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...Mrs. Goddard's for news of her fair friend, the last thing before he prepared for the happiness of meeting her again, when he hoped to be able to give a better report; and he sighed and smiled himself off in a way that left the balance of approbation much in his favour.
After a few minutes of entire silence between them, John Knightley began with--
"I never in my life saw a man more intent on being agreeable than Mr. Elton. It is downright labour to him where ladies are concerned.With men he can be rational and unaffected, but when he has ladies to please, every feature works."
"Mr. Elton's manners are not perfect," replied Emma; "but where there is a wish to please, one ought to overlook, and one does overlook a great deal. Where a man does his best with only moderate powers, he will have the advantage over negligent superiority. There is such perfect good-temper and good-will in Mr. Elton as one cannot but value."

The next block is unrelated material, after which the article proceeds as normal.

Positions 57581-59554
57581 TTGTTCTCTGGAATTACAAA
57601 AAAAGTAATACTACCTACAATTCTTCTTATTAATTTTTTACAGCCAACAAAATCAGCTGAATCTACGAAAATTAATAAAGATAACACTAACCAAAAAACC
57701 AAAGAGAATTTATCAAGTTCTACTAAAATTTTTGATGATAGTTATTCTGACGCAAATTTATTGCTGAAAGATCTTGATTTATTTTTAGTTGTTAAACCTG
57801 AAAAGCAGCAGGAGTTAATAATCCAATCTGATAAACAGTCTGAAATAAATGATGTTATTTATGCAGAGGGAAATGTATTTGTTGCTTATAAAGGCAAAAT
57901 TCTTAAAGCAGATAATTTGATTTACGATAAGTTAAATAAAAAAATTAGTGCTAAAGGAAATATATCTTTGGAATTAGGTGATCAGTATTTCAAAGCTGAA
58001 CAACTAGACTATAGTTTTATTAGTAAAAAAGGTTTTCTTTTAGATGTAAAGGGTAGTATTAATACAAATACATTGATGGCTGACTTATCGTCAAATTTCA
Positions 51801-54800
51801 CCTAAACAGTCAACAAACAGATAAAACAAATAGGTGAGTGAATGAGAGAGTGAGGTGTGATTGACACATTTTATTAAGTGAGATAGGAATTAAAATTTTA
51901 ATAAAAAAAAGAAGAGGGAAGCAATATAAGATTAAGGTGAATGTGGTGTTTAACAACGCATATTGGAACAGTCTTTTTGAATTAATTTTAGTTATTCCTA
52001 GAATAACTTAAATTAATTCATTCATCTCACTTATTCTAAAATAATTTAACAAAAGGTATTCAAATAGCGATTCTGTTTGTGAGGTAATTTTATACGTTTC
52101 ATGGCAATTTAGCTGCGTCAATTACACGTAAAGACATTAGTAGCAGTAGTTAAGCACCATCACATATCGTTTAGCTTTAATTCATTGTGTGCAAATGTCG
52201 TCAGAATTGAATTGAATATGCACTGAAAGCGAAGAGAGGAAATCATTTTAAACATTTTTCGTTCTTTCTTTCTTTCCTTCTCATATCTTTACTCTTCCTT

"Yes," said Mr. John Knightley presently, with some slyness, "he seems to have a great deal of good-will towards you."
"Me!" she replied... Austen, Jane
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